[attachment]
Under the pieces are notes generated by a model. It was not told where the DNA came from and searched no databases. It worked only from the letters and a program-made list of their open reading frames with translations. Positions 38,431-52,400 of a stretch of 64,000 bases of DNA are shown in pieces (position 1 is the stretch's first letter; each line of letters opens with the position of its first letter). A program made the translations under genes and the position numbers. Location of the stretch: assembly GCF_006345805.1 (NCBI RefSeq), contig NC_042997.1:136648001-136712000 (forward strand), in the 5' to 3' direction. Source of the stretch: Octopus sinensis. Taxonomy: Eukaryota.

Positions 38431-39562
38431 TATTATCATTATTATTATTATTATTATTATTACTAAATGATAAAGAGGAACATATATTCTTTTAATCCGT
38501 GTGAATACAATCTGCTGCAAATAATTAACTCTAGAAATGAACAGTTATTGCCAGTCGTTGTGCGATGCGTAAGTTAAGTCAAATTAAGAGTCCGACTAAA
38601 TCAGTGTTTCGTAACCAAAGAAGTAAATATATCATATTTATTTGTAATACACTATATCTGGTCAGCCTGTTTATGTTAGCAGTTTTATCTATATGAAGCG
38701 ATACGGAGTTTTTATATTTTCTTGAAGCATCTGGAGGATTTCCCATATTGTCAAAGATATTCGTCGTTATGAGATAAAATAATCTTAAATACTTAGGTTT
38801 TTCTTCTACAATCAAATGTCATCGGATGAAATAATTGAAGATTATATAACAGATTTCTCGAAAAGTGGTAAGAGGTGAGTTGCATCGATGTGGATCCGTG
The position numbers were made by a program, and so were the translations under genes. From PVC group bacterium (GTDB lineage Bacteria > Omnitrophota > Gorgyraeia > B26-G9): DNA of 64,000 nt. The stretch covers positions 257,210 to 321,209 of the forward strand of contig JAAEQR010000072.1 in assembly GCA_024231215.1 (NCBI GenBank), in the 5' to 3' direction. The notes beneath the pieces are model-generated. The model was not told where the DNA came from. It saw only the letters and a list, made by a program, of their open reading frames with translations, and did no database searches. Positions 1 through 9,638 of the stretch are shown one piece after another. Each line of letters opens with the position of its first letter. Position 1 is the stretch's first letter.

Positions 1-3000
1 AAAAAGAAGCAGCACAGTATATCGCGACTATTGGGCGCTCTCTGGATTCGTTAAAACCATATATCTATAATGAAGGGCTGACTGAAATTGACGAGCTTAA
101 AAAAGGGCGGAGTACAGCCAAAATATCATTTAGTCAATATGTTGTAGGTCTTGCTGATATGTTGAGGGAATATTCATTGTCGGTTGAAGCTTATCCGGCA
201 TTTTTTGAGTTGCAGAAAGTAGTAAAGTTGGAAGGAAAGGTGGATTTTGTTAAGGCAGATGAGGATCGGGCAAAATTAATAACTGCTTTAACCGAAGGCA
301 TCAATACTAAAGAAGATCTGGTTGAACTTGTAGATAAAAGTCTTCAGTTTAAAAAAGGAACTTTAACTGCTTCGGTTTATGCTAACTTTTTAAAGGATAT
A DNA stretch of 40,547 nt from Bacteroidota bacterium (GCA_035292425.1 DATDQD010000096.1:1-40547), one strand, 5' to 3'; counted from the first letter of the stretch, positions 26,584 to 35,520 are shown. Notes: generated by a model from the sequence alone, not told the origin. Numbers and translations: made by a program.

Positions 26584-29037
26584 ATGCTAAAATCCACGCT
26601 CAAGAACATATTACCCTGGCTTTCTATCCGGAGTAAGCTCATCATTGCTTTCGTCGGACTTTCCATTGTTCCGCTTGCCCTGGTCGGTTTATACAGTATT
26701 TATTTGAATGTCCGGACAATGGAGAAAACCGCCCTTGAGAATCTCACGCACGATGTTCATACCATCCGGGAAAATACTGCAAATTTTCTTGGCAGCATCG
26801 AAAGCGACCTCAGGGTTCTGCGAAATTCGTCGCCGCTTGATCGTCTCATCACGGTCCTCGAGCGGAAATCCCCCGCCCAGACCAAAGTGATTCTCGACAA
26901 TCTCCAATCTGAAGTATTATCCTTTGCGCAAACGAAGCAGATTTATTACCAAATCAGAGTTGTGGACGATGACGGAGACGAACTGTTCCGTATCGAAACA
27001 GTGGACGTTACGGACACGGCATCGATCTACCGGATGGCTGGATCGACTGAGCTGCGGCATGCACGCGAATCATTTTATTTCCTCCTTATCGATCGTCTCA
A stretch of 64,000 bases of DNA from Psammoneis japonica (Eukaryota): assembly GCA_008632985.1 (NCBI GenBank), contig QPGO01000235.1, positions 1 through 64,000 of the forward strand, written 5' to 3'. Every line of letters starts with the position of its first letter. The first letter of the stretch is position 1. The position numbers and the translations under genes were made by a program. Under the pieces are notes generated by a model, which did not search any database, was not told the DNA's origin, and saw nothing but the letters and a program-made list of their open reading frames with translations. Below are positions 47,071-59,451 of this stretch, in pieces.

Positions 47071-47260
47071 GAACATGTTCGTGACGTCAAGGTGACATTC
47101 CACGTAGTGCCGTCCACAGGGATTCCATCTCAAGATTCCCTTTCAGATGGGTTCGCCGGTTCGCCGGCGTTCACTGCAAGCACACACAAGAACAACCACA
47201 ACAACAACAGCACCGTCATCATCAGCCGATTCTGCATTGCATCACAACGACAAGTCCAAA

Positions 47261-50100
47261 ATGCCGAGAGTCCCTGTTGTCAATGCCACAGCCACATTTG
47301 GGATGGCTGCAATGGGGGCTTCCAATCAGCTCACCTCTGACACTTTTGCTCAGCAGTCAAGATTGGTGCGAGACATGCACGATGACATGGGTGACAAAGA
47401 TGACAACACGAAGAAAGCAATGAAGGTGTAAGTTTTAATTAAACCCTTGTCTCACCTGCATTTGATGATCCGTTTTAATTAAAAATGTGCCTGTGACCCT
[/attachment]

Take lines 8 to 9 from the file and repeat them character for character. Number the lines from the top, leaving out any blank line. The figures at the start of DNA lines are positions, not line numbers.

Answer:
The position numbers were made by a program, and so were the translations under genes. From PVC group bacterium (GTDB lineage Bacteria > Omnitrophota > Gorgyraeia > B26-G9): DNA of 64,000 nt. The stretch covers positions 257,210 to 321,209 of the forward strand of contig JAAEQR010000072.1 in assembly GCA_024231215.1 (NCBI GenBank), in the 5' to 3' direction. The notes beneath the pieces are model-generated. The model was not told where the DNA came from. It saw only the letters and a list, made by a program, of their open reading frames with translations, and did no database searches. Positions 1 through 9,638 of the stretch are shown one piece after another. Each line of letters opens with the position of its first letter. Position 1 is the stretch's first letter.

Positions 1-3000